I did make sensitivity measurements (as I always do when I get a new receiver), but the results were inconsistent with real-life observations, so I will let that rest for now. Real-life observations, in the form of comparisons with the Perseus, did tell me that the KiwiSDR is a very good receiver. It hears what the Perseus hears, and I was not able to overload it.

In its present form, the KiwiSDR is for "live" listening only, and with the capacity of four simultaneous users, locally or as a server for external access. My 4G ISP is unable to provide an APN for me to make it available online, so that door's been shut. For now.

The KiwiSDR will set you back USD 299 + shipping.  You have to use your own ethernet cable and power supply, which should be 1.5A, 5VDC. I tested with a 1A PSU and it crashed. Well, not the PSU. The antenna input is SMA.

Friday, September 16, 2016

QSL: WKST New Castle PA 1200

Another thank-you to OJS who alerted me about this excellent catch with excellent signal a few days ago. Email response this afternoon.

Thursday, September 15, 2016

QSL: WOBL Oberlin OH 1320

A few days ago WOBL faded up with a decent ID below dominant CJMR. Confirmation from the PD this afternoon. Ohio # 30.

QSL: WDLA Walton NY 1270

WDLA has been heard on a number of occasions, and with a fine signal a couple of days ago. A Facebook exchange ended with them plugging a message for me on-air this morning. As luck would have it, conditions shifted and they were nowhere near audible.

I didn't find a logo for their AM station, but here's one for their FM.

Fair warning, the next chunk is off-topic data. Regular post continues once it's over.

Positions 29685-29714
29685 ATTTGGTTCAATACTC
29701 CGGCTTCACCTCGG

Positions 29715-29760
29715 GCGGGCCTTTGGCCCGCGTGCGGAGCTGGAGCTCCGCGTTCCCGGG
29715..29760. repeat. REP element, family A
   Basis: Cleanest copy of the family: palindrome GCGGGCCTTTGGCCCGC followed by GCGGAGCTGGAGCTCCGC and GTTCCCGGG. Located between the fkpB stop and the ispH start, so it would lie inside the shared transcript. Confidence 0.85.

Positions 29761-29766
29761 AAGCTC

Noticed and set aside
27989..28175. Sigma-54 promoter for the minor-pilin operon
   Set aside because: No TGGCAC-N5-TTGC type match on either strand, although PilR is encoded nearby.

Wednesday, September 14, 2016

QSL: KTLO Mountain Home AR 1240

My first Mt. Loran QSL! Thanks to OJS who detected a weak signal during otherwise quite lousy conditions on Sep 9.

The KiwiSDR Has Arrived

I first wrote about this Kickstarter project in March. They met their funding goal, and scheduled delivery in November (Beaglebone + KiwiSDR combo). It arrived yesterday, so for once a project with no delays.

The SDR comes with a simple enclosure (unassembled) and is basically ready to go once the antenna, ethernet cable (no wifi) and 5VDC power is attached. A bit of fiddling with my router and PC to get it going but quite simple actually.

No need to install drivers and control software. All you need to do is to open your web browser (mostly any web browser as long as it's not Internet Explorer) and there you are.

It's possible to run this as a server for external access with up to four simultaneous users.

It will be tested with antennas the coming weekend. As usual, I will also do sensitivity measurements.

KiwiSDR unassembled. Preinstalled software on memory chip. 

KiwiSDR assembled and running. No antenna connected.

KiwiSDR on Chrome browser.

Monday, September 12, 2016

Mount Loran: A Beverage Antenna Experiment

Berlevag's Loran C site, a 25- minute drive from our Kongsfjord DX location (14 km as the crow flies), was a serious challenge for MW DX here. Transmissions closed on December 31, 2015, and DX has been a lot easier since then. However, we wondered if  the Loran C site could pay back in some way, so we started to investigate the possibilities to put up a temporary beverage antenna there. The plateau (not really a mountain) is almost flat terrain on rocky soil near the ocean, and with some OK spots for placing ground sticks. An added benefit is that it's accessible by car - a very important issue when you need to carry 1000 meters of antenna, and heavy batteries. The starting point is around 150 meters from a dirt road.

After a few inspections we found the ideal place for a 1000-metre beverage at 305 degrees, aiming at the US east coast. After receiving the necessary permission to use the facility, we started planning.